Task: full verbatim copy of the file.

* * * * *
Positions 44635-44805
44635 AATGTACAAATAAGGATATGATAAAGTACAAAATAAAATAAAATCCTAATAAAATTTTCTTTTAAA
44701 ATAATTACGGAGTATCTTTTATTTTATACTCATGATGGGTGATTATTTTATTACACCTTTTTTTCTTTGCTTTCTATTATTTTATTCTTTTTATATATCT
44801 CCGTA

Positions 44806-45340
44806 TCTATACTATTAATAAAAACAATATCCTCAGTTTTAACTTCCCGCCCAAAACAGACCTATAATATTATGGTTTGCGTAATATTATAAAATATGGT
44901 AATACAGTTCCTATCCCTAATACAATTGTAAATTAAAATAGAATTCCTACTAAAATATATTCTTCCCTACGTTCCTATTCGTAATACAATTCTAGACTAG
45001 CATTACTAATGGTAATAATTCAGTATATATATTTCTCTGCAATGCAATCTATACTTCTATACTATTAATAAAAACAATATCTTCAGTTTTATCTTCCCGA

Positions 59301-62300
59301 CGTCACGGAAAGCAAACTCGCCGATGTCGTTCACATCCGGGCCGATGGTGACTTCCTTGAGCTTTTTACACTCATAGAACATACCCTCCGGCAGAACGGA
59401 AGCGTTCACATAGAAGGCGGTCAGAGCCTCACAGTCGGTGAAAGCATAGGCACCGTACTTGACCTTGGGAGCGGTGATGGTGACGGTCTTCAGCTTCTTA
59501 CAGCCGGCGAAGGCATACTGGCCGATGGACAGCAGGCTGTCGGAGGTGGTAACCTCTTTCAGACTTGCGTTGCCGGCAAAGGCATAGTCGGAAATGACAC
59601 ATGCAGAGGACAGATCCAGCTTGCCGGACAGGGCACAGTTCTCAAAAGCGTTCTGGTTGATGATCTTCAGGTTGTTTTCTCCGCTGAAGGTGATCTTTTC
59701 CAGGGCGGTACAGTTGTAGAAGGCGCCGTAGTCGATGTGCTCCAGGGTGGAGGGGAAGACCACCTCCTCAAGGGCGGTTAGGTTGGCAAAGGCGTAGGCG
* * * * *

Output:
Positions 44635-44805
44635 AATGTACAAATAAGGATATGATAAAGTACAAAATAAAATAAAATCCTAATAAAATTTTCTTTTAAA
44701 ATAATTACGGAGTATCTTTTATTTTATACTCATGATGGGTGATTATTTTATTACACCTTTTTTTCTTTGCTTTCTATTATTTTATTCTTTTTATATATCT
44801 CCGTA

Positions 44806-45340
44806 TCTATACTATTAATAAAAACAATATCCTCAGTTTTAACTTCCCGCCCAAAACAGACCTATAATATTATGGTTTGCGTAATATTATAAAATATGGT
44901 AATACAGTTCCTATCCCTAATACAATTGTAAATTAAAATAGAATTCCTACTAAAATATATTCTTCCCTACGTTCCTATTCGTAATACAATTCTAGACTAG
45001 CATTACTAATGGTAATAATTCAGTATATATATTTCTCTGCAATGCAATCTATACTTCTATACTATTAATAAAAACAATATCTTCAGTTTTATCTTCCCGA

Positions 59301-62300
59301 CGTCACGGAAAGCAAACTCGCCGATGTCGTTCACATCCGGGCCGATGGTGACTTCCTTGAGCTTTTTACACTCATAGAACATACCCTCCGGCAGAACGGA
59401 AGCGTTCACATAGAAGGCGGTCAGAGCCTCACAGTCGGTGAAAGCATAGGCACCGTACTTGACCTTGGGAGCGGTGATGGTGACGGTCTTCAGCTTCTTA
59501 CAGCCGGCGAAGGCATACTGGCCGATGGACAGCAGGCTGTCGGAGGTGGTAACCTCTTTCAGACTTGCGTTGCCGGCAAAGGCATAGTCGGAAATGACAC
59601 ATGCAGAGGACAGATCCAGCTTGCCGGACAGGGCACAGTTCTCAAAAGCGTTCTGGTTGATGATCTTCAGGTTGTTTTCTCCGCTGAAGGTGATCTTTTC
59701 CAGGGCGGTACAGTTGTAGAAGGCGCCGTAGTCGATGTGCTCCAGGGTGGAGGGGAAGACCACCTCCTCAAGGGCGGTTAGGTTGGCAAAGGCGTAGGCG